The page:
I hope nothing in the previous post gave the impression that I don't like maps, or that I am one of those muppets who relies too heavily on a shiny new satnav and ends up in a field. Nothing could be further from the truth.
I love maps, with a love that passeth understanding. I could look at them for hours, and frequently do. One of the joys of doing A-level Geography was being able to sit at the back of the room with Phillips' School Atlas on the desk in front of me and just do a world tour in between Maths and lunch. Bombhead chuntering on about the industries of the Rhine at the front of the room, and there I was piloting a steamer round the coast of Novaya Zemlya, or crossing the Nullarbor Plain on an ancient BSA. I'm sure that my fascination with place-names and my itchy feet were conceived at the back of a Geog class somewhere. I once read that a good map contains more information per square centimetre than the entire space programme, or something. I'm sure it's true. I love maps, and feel about as bad writing on them as I would about scribbling in the margin of a novel - i.e. very bad indeed.
But a satellite navigator, well, that's something else. The fact that I can hold in my hand something which receives signals from satellites in orbit above the earth and, using the vanishingly small differences in the time signals from several of them, can calculate my position on the earth's surface to within a few yards, is a source of complete amazement to me. And that's only the GPS part. For the same device to have every significant road, path and track in Western Europe in its memory, and to be able to calculate the best/quickest/shortest route between any two points in a matter of seconds is just wonderful. And then to read the route out to you, step by step, and even draw you a map that changes as you move - well, it's almost sorcery. And it's only as big as a packet of fags. I mean, how clever is that?
(Anna and I were in Italy a couple of years ago, in the wine country just South of Florence. One day, tiring of the main road loop to get us to the village we used for shopping, we just set the village name into 'Jane' and asked for the shortest route. We were taken through farms and down unpaved lanes - places where, without the satnav, we would have backed out of long before. But it got us there. We were on a tiny road between fields, miles from anywhere, and came across a track - no, a path - which crossed our route. A dusty, white path about six feet wide, with no signs of recent use by foot or car. And I looked on the satnav and there it was. And I thought this thing knows.)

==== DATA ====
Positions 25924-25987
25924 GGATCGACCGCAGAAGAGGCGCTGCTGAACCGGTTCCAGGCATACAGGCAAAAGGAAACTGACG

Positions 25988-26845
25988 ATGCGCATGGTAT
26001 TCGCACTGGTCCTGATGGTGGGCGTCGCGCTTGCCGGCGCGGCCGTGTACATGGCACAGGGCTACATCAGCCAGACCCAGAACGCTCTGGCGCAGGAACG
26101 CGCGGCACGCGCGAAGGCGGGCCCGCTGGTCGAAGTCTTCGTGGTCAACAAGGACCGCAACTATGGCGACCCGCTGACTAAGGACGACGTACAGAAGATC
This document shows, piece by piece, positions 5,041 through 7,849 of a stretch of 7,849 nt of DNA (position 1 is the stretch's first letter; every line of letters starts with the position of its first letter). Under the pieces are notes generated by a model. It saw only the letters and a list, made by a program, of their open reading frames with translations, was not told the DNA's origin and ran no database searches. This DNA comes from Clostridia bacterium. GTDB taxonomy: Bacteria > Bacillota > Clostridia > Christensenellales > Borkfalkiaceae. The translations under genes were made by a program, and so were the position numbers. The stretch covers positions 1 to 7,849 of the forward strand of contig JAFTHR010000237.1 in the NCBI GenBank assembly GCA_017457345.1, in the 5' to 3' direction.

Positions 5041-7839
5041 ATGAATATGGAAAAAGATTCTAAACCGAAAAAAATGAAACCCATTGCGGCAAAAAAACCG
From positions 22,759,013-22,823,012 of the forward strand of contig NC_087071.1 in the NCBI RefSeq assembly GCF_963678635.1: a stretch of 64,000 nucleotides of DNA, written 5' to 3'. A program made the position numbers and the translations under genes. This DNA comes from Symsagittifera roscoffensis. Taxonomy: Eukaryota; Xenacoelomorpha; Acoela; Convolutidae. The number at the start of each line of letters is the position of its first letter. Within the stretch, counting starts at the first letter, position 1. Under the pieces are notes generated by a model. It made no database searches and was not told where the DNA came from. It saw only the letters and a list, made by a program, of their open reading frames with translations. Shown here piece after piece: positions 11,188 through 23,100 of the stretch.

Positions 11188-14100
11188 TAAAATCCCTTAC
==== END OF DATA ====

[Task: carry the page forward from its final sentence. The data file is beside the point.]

The problem with satnav is the same as with any technology. Brilliant in the hands of experts, when the price comes down and less - how shall I say? - competent people get their hands on it, it is almost too good at what it does. A decent satnav will navigate so well that it is very tempting to leave all the decisions up to the unit, and abrogate all responsibility for your journey to a chunk of silicon. So the average Joe gets his £99 satnav and sets off, marvelling at its efficiency and sheer cleverness, and he leaves his common sense at home. And when it tells him to go down a road which is clearly unsuitable, he does as he is told and ends up in The Sun with his Rover up to its windows in a lake, or hanging off the edge of a cliff. Note to Average Joe: Technology isn't perfect. It's just there to help.
There is a kind of de-skilling going on in the modern world which is very worrying, and satnavs are part of it. People don't know how to cook any more, or light a real fire in a grate, or do complex mental arithmetic, or read a map and use a compass. Why would they? It's all done for us now. And when there's too much snow to get to Tesco, or there's a power cut, or the calculator battery runs out, or the satnav freezes, we're stuffed. We literally don't know what to do any more.
Satnavs are 99% brilliant and 1% stupid. If you understand this, and use them accordingly, they are completely wonderful pieces of kit. I feel much safer finding my way in an unfamiliar city with 'Jane' telling me where and when to turn, with my hands on the wheel and my eyes on the road, than if had to keep consulting a street map on the passenger seat every 50 yards. And they make long journeys much more relaxing, with warnings of motorway junctions in good time, and something that tells you how far you have to go and an estimated time to get there (not to mention the bing! that tells you when a speed camera is coming up).
But you can't sit on the loo and dream with a satnav.